Lessons from Auschwitz

Lessons from Auschwitz is a groundbreaking project run by the Holocaust Educational Trust, to explore the universal lessons of the Holocaust and its relevance for today. The blog below was written by Katherine Perry and David Rowley, students at Brine Leas Sixth Form in Nantwich, to share their experiences of undertaking the programme last year. This is accompanied by a display in the museum’s upstairs Joseph Heler Room, to mark Holocaust Memorial Day on 27 January.

HET

As part of the Holocaust Educational Trust project we visited Auschwitz One. Throughout our entire trip what was most striking to me and my work partner was that alongside the horrendous suffering of the victims of the Holocaust, there were also signs of the perpetrators’ humanity. From the Auschwitz One camp the house of Rudolf Höss, the man in charge of Auschwitz and responsible for overseeing the death of hundreds of thousands of Jewish men, women and children, was clearly visible. It was also in that house that he, according to his daughter, became ‘the nicest man in the world’ who ordered his children to ‘never hurt others’. It is difficult to reconcile what seem to be two completely opposing personalities into one human being but we must in order to understand why the Holocaust occurred.

Höss is just one example of thousands of Germans in the period between 1933-45 who were seduced not just by Hitler but by the whole idea of Nazism. It can be hard to see how regular people became convinced that Jews and other minorities were indeed ‘Untermenschen’ and thus not worthy of dignity, compassion or even life. The once glorious Germany had been destroyed through the First World War and the subsequent collapse of the German economy. Often in times of crisis people gravitate towards parties or people that offer a return to the safety of the past, that find an easy cause and solution to the current problems (often a minority group) and who reinforce the idea that they as a nation are special and more important than any other nation. We can even see this trend in modern day Europe with the rise in Nationalism since the 2008 economic crisis. However the sheer scale of indoctrination that seeped into everyday life, from the burning of Jewish shops to the rampant propaganda in schools, meant that extremism and intolerance became part of everyday life.

It is painful to admit that the perpetrators of the Holocaust were not just indoctrinated Nazis but also ordinary people from all over Europe. During our lecture on the Holocaust by the Holocaust Education Trust, it was astonishing to discover how numerous countries participated in the genocide by allowing the Jews to be deported without a struggle – from Greece even to places such as the Channel Islands where British policemen helped to deport Jewish members of their own society. Whilst one could argue that the invaded countries were forced to deport the Jews out of fear for their own lives, it does not explain stories of people defying this hate and intolerance in order to protect people of their community. In comparison to France who lost around 90,000 of their Jews to the Holocaust, Denmark lost only 120 people. This was mainly due to the fact that the Danish were so resistant against Nazi persecution. The Danish warned and hid as many Jewish families as they could when they got wind of the order to deport the Jews on the 1st October 1943. Moreover they made persistent demands to know the whereabouts of the 430 Jews that did not manage to evade capture, which meant no Danish Jews were deported to the killing centres. One of the main reasons for this is that the Danish did not see their Jews as ‘other’ but as members of their community.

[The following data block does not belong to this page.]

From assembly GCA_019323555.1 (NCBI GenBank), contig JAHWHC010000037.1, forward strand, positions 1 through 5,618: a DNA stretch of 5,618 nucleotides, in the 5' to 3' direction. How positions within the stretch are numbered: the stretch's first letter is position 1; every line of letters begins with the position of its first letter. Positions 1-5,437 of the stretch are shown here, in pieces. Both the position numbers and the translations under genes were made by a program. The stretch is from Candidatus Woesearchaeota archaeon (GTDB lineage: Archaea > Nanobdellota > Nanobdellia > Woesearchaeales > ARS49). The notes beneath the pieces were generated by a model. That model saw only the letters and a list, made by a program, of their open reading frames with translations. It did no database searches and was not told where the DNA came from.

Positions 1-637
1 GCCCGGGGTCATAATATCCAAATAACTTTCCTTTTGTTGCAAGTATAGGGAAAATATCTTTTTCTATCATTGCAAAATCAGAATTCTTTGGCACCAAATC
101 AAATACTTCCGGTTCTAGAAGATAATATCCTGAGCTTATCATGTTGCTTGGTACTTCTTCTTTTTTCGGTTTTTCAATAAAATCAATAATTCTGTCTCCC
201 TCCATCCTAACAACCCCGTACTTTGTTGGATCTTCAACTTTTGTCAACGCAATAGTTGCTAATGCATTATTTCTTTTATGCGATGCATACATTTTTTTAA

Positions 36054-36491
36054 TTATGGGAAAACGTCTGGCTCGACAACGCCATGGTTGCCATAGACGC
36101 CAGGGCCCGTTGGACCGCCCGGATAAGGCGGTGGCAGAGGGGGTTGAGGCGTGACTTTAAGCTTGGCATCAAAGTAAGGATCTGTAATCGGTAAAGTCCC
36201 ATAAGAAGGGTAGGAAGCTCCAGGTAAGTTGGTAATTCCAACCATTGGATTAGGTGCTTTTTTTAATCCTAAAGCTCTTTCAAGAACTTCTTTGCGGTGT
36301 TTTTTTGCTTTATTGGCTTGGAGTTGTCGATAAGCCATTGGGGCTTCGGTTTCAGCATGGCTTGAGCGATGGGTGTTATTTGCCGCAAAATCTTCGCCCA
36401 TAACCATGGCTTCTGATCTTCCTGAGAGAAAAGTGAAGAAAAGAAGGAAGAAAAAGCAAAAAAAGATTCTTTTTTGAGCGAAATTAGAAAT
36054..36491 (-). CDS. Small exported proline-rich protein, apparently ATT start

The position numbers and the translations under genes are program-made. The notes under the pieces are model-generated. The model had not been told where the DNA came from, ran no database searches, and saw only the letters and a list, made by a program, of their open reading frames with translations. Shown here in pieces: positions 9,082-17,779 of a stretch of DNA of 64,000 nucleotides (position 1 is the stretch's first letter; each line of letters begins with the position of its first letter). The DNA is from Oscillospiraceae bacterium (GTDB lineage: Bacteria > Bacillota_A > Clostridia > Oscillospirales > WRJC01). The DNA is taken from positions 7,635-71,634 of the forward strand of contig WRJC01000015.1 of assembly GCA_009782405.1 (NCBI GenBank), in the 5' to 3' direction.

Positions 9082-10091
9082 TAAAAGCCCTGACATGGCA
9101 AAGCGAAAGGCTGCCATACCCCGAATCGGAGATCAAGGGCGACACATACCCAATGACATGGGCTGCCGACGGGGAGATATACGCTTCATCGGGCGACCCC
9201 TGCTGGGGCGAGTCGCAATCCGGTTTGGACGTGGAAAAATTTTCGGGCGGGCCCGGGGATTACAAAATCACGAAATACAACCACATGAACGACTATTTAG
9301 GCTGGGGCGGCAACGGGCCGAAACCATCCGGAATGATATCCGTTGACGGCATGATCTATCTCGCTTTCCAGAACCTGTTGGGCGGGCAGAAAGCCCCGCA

Often in our narrative of the Holocaust there is no room for the true complexity of human nature. The perpetrators are monsters, the persecuted helpless victims. In doing this we cause a disservice to those who perished in the Holocaust. By allowing the Holocaust to simply become a cautionary tale with the people involved becoming distortions of themselves we turn this tragic event into something that is too far removed from reality to be actually be taken as a threat. It is only by becoming aware of how easy it is, especially in the modern day with the increase in indoctrination through social media, for such a dangerous mentality of ‘Us vs. Them’ to arise and acknowledge the true danger in passivity that we can begin to make sure such an event never occurs again.